J/jet charter.txt 46

It’s tough being the world’s most expensive weapon system. Years behind schedule and billions over-budget, the F-35 Joint Strike Fighter program has had to absorb its fair share of critiques. Over the past several years, it’s been described as too complex, too reliant on high-tech sensors and software, and—at $400 billion for development and procurement—far too costly.

A spate of recent program milestones—including being declared operational by the U.S. Marine Corps last month—seemed to suggest the program might be turning a corner this summer. But a scathing report published Monday by a D.C.-based think tank indicates otherwise. To paraphrase analysts at the progressive National Security Network (NSN): The F-35 Lightning II fighter jet will perform horrendously against “near-peer” enemies, and the Department of Defense should rethink its proposed buy of nearly 2,500 F-35s.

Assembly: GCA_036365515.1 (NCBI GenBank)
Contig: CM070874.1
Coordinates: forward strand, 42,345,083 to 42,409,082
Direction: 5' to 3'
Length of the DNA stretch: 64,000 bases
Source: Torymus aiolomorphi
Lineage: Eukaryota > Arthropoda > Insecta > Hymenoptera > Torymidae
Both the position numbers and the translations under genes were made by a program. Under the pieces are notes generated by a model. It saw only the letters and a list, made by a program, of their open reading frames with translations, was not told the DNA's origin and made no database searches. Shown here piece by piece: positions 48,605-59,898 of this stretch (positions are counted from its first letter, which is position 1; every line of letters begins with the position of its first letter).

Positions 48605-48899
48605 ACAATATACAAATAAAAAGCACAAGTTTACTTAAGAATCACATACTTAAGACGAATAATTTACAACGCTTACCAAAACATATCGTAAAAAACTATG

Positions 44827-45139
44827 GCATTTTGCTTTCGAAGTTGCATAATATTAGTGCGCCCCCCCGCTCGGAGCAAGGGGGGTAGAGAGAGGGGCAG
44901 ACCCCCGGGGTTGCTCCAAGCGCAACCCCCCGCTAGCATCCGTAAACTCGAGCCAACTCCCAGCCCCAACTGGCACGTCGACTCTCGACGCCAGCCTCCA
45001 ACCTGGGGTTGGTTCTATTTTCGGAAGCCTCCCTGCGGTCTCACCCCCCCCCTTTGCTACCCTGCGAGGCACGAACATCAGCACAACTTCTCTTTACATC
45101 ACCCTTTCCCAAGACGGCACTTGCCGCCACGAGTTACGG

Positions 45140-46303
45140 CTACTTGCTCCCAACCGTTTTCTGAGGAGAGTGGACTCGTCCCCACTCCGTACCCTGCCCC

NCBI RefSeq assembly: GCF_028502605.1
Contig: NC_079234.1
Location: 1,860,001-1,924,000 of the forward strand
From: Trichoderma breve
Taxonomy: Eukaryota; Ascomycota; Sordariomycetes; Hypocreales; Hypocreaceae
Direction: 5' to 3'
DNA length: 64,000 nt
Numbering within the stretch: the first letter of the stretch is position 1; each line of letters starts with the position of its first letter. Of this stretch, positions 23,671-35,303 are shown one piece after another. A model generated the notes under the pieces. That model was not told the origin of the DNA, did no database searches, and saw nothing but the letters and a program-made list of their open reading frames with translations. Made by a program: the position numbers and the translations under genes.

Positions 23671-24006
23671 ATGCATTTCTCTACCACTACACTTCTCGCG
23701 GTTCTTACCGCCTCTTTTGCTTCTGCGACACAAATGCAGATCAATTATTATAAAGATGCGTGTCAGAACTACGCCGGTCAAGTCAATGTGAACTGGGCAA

“The F-35 will find itself outmaneuvered, outgunned, out of range, and visible to enemy sensors,” the NSN report reads. “Going forward, full investment in the F-35 would be to place a bad trillion-dollar bet on the future of airpower based on flawed assumptions and an underperforming aircraft. To avoid such a catastrophic outcome, Congress and DOD should begin the process of considering alternatives to a large-scale commitment to the F-35.”